An Inheritance Dispute Who Died First

Who Died First

An inheritance dispute between two stepsisters hingeing on which of their parents died first has been resolved by the High Court, which ruled that the younger parent legally outlived the older.

John William Scarle, 79, and Marjorie Ann Scarle, 69, died from hypothermia at their Essex home almost three years ago. Given the law governing jointly owned assets, entitlement to the couple’s estate depended on the sequence of their deaths.

Section 184 of the Law of Property Act 1925 creates a presumption that the oldest person died first in cases where the order of death is uncertain. As a result, Mrs Scarle’s daughter, Deborah Ann Cutler, was due to inherit the Essex bungalow and £18,000.

However Mr Scarle’s daughter, Anna Winter, argued that evidence suggested her stepmother, Mrs Scarle, died first.

According to the Scarle v Scarle judgment, Mrs Scarle, who suffered a brain haemorrhage nearly a decade ago which affected her mobility, was ‘substantially further on’ in the process of decomposition. However experts said differences in temperature in the rooms where the bodies were found could have affected the rate of decomposition.

His Honour Judge Philip Kramer said: ‘The only evidence which could point unequivocally to the sequence of death is the relative differences in decomposition, but does it?

‘I am left with two not improbable explanations for this effect. The first is that Mrs Scarle pre-deceased her husband, the second that the micro-environment of the toilet area was warmer than the lounge. I cannot discount the latter in the absence of evidence from which I could reliably reach such a conclusion. Accordingly, I cannot fairly draw the inference that it was the former.’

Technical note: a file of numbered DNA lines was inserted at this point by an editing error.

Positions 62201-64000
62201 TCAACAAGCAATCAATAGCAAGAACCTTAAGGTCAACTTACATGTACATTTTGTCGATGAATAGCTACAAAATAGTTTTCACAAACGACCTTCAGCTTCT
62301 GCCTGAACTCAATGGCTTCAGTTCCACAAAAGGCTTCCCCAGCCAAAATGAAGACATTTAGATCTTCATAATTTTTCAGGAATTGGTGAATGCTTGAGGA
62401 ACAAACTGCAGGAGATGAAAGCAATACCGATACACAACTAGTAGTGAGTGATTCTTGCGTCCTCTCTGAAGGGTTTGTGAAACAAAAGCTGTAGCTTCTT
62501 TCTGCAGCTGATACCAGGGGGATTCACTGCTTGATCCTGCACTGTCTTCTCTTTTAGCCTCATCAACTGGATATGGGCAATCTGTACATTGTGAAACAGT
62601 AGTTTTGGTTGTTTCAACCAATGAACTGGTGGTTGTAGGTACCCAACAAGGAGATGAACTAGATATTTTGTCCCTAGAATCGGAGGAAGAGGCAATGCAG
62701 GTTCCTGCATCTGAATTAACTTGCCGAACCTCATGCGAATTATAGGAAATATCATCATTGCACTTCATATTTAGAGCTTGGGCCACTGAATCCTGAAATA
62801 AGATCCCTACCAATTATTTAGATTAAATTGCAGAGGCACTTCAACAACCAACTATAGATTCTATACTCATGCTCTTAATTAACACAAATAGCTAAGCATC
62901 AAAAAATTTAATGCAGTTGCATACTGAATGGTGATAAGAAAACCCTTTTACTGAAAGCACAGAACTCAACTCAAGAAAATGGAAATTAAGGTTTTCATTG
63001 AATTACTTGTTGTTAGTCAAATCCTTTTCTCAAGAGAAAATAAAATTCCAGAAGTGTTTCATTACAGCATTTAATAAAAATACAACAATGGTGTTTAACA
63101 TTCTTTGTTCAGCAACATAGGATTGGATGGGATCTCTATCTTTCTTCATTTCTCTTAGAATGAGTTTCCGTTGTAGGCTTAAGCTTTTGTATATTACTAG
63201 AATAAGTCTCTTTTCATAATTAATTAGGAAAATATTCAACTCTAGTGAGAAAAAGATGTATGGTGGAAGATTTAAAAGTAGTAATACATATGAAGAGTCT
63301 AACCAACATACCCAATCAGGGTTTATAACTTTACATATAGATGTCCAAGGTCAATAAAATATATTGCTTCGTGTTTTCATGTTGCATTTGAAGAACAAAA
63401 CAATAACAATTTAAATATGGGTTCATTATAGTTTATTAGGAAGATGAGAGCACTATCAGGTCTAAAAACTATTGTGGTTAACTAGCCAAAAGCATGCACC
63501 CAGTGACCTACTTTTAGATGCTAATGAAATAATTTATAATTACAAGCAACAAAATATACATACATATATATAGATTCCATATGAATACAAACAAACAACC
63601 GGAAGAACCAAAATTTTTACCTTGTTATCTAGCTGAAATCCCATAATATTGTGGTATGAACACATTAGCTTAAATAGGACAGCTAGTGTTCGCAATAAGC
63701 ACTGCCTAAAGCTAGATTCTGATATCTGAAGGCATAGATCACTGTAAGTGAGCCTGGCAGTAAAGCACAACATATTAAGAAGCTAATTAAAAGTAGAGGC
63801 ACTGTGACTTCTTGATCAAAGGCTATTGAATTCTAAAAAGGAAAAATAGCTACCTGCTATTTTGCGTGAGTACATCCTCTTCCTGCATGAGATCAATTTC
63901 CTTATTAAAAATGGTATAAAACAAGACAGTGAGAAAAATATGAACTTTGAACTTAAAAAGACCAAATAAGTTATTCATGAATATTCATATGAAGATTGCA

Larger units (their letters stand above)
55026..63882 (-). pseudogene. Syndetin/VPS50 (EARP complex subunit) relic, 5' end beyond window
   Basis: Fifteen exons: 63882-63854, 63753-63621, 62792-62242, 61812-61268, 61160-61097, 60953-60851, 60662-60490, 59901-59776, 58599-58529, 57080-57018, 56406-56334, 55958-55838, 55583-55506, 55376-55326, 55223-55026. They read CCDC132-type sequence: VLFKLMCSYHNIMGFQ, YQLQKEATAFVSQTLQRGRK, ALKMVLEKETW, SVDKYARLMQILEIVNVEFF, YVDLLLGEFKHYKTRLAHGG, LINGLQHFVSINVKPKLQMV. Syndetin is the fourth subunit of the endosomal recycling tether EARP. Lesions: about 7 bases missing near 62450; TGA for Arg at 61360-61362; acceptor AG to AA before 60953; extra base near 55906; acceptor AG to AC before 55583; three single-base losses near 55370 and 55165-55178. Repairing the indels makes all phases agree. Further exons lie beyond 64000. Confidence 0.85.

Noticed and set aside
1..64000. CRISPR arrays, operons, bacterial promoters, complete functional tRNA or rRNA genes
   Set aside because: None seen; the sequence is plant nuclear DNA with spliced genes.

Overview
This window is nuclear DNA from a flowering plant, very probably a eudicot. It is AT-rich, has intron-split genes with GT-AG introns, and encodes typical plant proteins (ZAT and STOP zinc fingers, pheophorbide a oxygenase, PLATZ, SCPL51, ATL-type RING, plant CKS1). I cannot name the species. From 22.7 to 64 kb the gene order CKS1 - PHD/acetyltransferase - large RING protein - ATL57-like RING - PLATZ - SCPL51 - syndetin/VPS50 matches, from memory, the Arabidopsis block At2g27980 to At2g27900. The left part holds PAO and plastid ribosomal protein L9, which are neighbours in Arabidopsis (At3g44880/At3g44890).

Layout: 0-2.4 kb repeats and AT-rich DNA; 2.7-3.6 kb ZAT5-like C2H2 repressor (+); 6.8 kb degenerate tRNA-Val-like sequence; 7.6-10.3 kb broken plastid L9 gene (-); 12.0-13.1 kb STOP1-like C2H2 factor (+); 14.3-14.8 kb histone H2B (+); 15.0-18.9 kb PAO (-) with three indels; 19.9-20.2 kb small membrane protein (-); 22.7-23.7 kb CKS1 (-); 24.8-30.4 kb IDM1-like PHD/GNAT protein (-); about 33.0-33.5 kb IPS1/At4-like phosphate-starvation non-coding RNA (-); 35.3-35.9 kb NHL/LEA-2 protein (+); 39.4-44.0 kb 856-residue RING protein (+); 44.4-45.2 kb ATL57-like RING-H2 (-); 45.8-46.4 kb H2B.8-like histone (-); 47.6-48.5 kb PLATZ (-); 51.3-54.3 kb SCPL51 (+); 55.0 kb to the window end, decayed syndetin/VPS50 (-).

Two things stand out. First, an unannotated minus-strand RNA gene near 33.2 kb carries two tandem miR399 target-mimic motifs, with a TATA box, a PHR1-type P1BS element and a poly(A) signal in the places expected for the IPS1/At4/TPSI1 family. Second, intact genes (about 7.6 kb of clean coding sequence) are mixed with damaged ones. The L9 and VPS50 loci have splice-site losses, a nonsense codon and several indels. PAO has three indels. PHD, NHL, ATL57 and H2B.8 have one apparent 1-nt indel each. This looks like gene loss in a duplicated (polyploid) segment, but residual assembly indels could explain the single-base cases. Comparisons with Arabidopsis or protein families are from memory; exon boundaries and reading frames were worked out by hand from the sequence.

Kramer also referred to case law from a nineteenth-century shipwreck and bombing during the Blitz.

James Weale, a barrister at Serle Court who represented Cutler, said: ‘Having considered old case law relating to ship-wrecks and WWII air raids, His Honour Judge Kramer accepted submissions from the defendant’s barrister that the difference in decomposition could be explained by the difference in micro-climate between the toilet (where Ann was found) and the living room (where John died).’

Andrew Wilkinson, partner and will disputes specialist at top 50 firm Shakespeare Martineau, said: ‘The inheritance battle hammers home the need for people to consider firstly whether property is owned as joint tenants or tenants in common. A properly drafted will that covers every eventuality is also vital to ensure that your wishes are fulfilled.’

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